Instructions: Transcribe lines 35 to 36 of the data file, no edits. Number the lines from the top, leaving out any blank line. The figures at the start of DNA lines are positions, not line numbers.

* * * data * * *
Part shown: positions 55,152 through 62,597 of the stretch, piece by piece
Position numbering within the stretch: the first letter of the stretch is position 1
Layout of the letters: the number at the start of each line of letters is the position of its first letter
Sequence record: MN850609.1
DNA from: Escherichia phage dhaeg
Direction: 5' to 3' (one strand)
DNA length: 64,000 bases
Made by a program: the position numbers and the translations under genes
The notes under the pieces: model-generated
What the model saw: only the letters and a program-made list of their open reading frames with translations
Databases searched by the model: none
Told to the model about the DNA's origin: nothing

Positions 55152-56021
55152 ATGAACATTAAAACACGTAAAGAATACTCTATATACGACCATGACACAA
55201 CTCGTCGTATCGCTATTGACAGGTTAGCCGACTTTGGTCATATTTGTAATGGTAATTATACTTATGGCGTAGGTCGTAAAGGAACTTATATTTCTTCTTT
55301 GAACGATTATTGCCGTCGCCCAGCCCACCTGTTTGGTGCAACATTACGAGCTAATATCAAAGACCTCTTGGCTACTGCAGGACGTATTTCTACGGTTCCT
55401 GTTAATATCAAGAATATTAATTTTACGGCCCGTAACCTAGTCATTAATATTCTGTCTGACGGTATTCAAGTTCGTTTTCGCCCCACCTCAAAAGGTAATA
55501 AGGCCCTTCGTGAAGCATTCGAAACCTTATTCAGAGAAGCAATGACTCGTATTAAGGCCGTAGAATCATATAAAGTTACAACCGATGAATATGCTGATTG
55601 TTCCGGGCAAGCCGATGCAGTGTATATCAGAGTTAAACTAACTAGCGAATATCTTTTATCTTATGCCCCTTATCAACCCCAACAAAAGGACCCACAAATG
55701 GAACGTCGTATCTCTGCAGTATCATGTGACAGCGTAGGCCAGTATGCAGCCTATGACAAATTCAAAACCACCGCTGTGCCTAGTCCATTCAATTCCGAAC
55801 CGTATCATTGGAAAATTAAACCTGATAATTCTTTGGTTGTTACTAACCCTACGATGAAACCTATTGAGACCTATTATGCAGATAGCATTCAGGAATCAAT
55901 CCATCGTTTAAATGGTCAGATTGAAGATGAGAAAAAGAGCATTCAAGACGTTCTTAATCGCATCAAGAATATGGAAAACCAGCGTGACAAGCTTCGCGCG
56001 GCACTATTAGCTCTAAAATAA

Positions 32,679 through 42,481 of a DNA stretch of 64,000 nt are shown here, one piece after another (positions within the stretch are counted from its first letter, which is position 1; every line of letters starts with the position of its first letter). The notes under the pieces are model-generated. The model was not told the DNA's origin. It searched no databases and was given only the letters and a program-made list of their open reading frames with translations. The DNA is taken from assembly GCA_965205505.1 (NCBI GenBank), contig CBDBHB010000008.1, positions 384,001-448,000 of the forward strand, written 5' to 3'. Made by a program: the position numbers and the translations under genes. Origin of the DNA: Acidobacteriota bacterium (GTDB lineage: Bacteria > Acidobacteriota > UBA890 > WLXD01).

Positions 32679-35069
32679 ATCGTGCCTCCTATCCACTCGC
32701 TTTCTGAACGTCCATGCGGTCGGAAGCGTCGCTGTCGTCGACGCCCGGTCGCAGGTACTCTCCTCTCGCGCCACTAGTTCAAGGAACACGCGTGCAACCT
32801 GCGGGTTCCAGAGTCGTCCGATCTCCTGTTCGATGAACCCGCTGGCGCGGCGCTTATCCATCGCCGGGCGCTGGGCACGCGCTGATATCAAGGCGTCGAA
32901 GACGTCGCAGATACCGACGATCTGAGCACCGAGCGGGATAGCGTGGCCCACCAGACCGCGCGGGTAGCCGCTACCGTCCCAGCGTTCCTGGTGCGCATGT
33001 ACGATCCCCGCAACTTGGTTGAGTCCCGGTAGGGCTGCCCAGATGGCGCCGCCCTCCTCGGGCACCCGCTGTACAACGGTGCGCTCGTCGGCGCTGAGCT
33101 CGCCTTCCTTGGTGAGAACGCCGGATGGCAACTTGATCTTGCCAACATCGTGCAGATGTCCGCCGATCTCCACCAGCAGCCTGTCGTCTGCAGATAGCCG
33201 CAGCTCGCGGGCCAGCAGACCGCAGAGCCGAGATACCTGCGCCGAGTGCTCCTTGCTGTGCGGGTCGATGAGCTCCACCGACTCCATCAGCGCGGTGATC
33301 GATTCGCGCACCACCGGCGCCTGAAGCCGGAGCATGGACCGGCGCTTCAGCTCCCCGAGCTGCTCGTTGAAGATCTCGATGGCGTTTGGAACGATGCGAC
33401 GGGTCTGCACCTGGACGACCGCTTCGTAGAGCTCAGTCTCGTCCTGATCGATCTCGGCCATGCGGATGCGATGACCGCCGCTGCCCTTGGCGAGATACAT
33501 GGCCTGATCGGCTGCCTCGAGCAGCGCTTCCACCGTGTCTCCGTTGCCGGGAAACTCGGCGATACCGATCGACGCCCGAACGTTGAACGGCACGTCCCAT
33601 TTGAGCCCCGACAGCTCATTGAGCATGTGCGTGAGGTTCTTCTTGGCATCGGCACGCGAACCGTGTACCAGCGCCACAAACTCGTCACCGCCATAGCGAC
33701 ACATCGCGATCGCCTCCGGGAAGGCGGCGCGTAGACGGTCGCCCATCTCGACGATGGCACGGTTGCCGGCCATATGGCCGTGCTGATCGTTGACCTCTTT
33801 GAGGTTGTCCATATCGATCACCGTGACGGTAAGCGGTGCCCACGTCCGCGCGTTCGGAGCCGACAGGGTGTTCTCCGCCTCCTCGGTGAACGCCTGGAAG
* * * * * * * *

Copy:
33501 GGCCTGATCGGCTGCCTCGAGCAGCGCTTCCACCGTGTCTCCGTTGCCGGGAAACTCGGCGATACCGATCGACGCCCGAACGTTGAACGGCACGTCCCAT
33601 TTGAGCCCCGACAGCTCATTGAGCATGTGCGTGAGGTTCTTCTTGGCATCGGCACGCGAACCGTGTACCAGCGCCACAAACTCGTCACCGCCATAGCGAC